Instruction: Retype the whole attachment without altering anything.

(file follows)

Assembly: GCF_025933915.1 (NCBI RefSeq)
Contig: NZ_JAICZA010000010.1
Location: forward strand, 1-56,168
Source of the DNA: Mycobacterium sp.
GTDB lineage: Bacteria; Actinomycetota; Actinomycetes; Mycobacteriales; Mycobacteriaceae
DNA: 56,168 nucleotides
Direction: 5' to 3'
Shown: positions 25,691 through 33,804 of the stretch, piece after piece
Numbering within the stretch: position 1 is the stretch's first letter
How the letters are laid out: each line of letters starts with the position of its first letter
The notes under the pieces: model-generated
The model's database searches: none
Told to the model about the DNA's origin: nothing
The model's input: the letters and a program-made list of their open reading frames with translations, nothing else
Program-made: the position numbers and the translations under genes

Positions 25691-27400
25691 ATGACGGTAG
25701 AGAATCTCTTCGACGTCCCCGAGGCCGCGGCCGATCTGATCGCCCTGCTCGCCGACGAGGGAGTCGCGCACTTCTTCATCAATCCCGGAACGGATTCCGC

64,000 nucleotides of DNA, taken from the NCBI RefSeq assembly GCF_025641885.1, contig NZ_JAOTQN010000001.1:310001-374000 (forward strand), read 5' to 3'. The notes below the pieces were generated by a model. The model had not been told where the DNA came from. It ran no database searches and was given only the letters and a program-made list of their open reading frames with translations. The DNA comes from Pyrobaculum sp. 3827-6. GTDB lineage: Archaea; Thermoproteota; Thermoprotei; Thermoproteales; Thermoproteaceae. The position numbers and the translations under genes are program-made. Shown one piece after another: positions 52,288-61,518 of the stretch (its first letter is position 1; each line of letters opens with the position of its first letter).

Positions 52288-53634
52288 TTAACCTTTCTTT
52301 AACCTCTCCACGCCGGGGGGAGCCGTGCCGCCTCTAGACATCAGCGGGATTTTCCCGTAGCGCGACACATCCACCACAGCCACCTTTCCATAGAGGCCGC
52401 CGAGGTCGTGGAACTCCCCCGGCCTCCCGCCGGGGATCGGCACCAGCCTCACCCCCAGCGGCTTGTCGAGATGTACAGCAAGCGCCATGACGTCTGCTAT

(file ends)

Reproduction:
Assembly: GCF_025933915.1 (NCBI RefSeq)
Contig: NZ_JAICZA010000010.1
Location: forward strand, 1-56,168
Source of the DNA: Mycobacterium sp.
GTDB lineage: Bacteria; Actinomycetota; Actinomycetes; Mycobacteriales; Mycobacteriaceae
DNA: 56,168 nucleotides
Direction: 5' to 3'
Shown: positions 25,691 through 33,804 of the stretch, piece after piece
Numbering within the stretch: position 1 is the stretch's first letter
How the letters are laid out: each line of letters starts with the position of its first letter
The notes under the pieces: model-generated
The model's database searches: none
Told to the model about the DNA's origin: nothing
The model's input: the letters and a program-made list of their open reading frames with translations, nothing else
Program-made: the position numbers and the translations under genes

Positions 25691-27400
25691 ATGACGGTAG
25701 AGAATCTCTTCGACGTCCCCGAGGCCGCGGCCGATCTGATCGCCCTGCTCGCCGACGAGGGAGTCGCGCACTTCTTCATCAATCCCGGAACGGATTCCGC

64,000 nucleotides of DNA, taken from the NCBI RefSeq assembly GCF_025641885.1, contig NZ_JAOTQN010000001.1:310001-374000 (forward strand), read 5' to 3'. The notes below the pieces were generated by a model. The model had not been told where the DNA came from. It ran no database searches and was given only the letters and a program-made list of their open reading frames with translations. The DNA comes from Pyrobaculum sp. 3827-6. GTDB lineage: Archaea; Thermoproteota; Thermoprotei; Thermoproteales; Thermoproteaceae. The position numbers and the translations under genes are program-made. Shown one piece after another: positions 52,288-61,518 of the stretch (its first letter is position 1; each line of letters opens with the position of its first letter).

Positions 52288-53634
52288 TTAACCTTTCTTT
52301 AACCTCTCCACGCCGGGGGGAGCCGTGCCGCCTCTAGACATCAGCGGGATTTTCCCGTAGCGCGACACATCCACCACAGCCACCTTTCCATAGAGGCCGC
52401 CGAGGTCGTGGAACTCCCCCGGCCTCCCGCCGGGGATCGGCACCAGCCTCACCCCCAGCGGCTTGTCGAGATGTACAGCAAGCGCCATGACGTCTGCTAT